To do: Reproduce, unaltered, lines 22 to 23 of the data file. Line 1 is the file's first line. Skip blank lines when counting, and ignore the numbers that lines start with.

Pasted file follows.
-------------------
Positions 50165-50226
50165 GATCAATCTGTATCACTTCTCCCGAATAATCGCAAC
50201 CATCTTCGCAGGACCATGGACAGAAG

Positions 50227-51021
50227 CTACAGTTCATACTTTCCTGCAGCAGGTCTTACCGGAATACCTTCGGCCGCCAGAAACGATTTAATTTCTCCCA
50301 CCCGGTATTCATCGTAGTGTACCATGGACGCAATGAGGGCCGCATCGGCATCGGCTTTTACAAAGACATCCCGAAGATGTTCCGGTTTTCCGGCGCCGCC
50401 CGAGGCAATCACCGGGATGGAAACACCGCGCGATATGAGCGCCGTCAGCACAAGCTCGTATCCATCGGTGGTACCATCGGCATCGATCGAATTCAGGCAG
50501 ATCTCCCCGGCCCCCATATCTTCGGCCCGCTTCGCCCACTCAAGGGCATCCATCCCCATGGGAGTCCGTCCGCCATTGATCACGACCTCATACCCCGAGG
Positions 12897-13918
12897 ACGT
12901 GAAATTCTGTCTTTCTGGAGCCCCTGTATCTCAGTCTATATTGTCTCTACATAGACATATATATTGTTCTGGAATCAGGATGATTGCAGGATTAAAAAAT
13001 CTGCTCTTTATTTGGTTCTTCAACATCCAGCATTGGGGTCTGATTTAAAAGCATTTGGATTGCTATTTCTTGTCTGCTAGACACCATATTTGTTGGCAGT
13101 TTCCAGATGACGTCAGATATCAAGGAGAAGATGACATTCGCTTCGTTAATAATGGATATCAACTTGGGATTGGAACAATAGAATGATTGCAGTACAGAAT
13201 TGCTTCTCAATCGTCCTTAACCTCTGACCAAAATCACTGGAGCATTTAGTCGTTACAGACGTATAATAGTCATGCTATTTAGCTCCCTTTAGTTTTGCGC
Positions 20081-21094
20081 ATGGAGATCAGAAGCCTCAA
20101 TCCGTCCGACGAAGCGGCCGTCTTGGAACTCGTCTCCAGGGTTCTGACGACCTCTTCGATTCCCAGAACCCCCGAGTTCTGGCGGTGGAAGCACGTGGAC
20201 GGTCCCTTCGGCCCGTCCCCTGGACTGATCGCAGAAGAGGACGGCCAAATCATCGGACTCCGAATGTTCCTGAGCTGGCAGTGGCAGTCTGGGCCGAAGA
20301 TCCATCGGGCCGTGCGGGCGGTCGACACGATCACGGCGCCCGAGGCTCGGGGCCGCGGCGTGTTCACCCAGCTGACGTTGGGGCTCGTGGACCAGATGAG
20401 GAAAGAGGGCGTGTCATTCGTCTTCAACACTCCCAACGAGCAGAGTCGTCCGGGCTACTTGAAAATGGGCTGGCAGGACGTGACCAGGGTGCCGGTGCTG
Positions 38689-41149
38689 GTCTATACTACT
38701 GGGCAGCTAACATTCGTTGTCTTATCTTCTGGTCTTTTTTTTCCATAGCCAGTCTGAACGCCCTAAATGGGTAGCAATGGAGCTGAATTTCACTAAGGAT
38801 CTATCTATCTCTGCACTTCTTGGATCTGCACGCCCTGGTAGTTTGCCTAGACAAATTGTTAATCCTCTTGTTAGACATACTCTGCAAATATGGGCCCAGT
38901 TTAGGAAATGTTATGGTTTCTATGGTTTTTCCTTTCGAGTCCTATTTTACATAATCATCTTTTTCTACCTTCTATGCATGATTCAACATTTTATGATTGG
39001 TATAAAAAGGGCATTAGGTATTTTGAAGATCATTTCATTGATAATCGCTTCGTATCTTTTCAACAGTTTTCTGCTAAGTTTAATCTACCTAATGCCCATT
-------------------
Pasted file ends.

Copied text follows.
38689 GTCTATACTACT
38701 GGGCAGCTAACATTCGTTGTCTTATCTTCTGGTCTTTTTTTTCCATAGCCAGTCTGAACGCCCTAAATGGGTAGCAATGGAGCTGAATTTCACTAAGGAT